Fullt Realized Humans is a half-realized film, awkwardly sliding between authenticity and sitcom superficiality.
Bland but inoffensive, Joshua Leonard’s post-mumblecore rom-com Fully Realized Humans resembles nothing so much as the 2010s era of indie sitcoms on FX, stuff like Louis C.K.’s Louie and Pamela Adlon’s Better Things. Clocking in at a barely-there 76 minutes, Leonard and his co-star/co-writer Jess Weixler play Elliot and Jackie, a young-ish couple expecting their first child in a matter of weeks. After a mildly uncomfortable baby shower, during which Jackie and Elliot’s friends lay some harsh truths about parenthood on our easily befuddled couple, the duo decide that it’s time to get their emotional lives in order and become, you guessed it, fully realized humans.
Leonard and Weixler are trying to do a few things here with their screenplay, only some of which are actually successful. Mostly, it’s a comedy that’s not particularly funny. Elliot and Jackie are clearly products of years of therapy, quipping at one point that this has allowed them to articulate what’s wrong with them, but not given them the tools with which to actually fix anything. It’s a salient enough point, but as a portrait of damaged thirty-somethings, Fully Realized Humans frequently eschews messy emotions in favor of sitcom-ready shenanigans, all papered over with a cliched sheen of handheld indie-realism. In other words, this is a far cry from Cassavetes, who’s razor sharp editing rhythms would shape and mold varying degrees of improvisation and disparate acting styles into cohesive wholes. Instead, Leonard relies on goofy montages set to pop music, which only has the effect of making this already brief film feel even more padded. There’s an extended sequence where Jackie decides that she wants to peg Elliot, who reluctantly agrees in an effort to appease his wife. But even this, while seemingly a good faith effort at exploring the sex life of a long-term couple, relies on easy jokes about Elliot feeling uncomfortable in a sex shop and making an ass of himself in front of a saleswoman.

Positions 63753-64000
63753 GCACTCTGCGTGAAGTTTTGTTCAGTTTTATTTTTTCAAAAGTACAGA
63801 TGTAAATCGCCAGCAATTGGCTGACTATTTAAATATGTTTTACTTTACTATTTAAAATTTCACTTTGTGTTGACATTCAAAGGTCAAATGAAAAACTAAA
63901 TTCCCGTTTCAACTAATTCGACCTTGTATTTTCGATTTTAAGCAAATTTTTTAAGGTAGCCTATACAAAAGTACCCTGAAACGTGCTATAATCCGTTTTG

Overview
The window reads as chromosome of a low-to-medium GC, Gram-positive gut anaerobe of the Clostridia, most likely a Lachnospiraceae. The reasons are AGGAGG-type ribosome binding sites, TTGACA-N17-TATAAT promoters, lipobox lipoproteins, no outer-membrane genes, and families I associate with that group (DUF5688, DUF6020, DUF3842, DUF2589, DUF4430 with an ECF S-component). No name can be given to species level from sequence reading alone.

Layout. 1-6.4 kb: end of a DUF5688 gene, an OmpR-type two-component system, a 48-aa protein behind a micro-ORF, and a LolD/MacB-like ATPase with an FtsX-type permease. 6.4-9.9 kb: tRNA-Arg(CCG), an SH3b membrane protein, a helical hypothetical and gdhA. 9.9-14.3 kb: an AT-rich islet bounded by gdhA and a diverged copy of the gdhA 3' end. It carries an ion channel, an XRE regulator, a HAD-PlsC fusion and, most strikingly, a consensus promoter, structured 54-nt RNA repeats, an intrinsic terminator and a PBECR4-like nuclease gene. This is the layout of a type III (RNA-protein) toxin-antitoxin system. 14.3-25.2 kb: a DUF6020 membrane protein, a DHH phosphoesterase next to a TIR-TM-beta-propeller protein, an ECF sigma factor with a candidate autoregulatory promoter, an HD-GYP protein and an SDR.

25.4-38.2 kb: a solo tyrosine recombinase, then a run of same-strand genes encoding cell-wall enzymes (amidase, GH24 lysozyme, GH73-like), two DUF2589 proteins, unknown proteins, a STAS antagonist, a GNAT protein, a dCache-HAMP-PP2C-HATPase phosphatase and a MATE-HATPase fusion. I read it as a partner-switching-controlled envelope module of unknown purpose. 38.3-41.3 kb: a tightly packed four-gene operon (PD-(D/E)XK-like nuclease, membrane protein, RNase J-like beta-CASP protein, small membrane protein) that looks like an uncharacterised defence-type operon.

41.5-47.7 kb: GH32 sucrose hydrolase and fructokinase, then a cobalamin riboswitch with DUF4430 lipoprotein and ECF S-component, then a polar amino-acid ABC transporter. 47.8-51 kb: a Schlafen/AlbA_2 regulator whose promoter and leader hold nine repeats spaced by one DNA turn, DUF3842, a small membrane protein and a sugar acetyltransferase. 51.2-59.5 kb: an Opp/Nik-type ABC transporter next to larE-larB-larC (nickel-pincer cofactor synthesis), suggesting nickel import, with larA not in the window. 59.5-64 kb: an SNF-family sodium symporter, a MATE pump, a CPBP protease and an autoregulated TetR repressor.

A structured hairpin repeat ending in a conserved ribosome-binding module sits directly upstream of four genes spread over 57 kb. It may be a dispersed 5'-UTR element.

The overall impression is of the filmmakers constantly tip-toeing up to the edge of something genuine, only to retreat at the last moment; it’s all too cute, too easy. Part of the problem is that Leonard and Weixler can’t decide how likeable or unlikeable they want their couple to be. They frequently bicker over dumb minutiae and both get angry at the drop of a hat, and while there’s always room for complicated characters that test the boundaries of audience identification and empathy, it’s also evident here that the filmmakers want us to find these people funny and charming. These problems can mostly be attributed to messy writing, and the film is too short to give its fictional people any room to breathe. The last act finally settles into a nice groove, with Jackie and Elliot confronting their parents in an intervention of sorts; Jackie’s dad is a pill addict who frequently hits them up for money, and Elliot’s dad has left him with a lifetime of fear thanks to his violent temper. There are some hard truths on display, finally, as these damaged children demand some kind of penitence from their largely oblivious parents, determined not to make the same mistakes with their own child. It’s a great extended scene, even if it’s a case of too little too late. Leonard seemingly can’t help but rush to wrap the film up, dissolving any lingering tensions by playing improv outtakes over the end credits. His refusal to cross that line renders Fully Realized Humans a half-hearted sorta-comedy that can’t meaningfully contend with the very issues it purports to raise.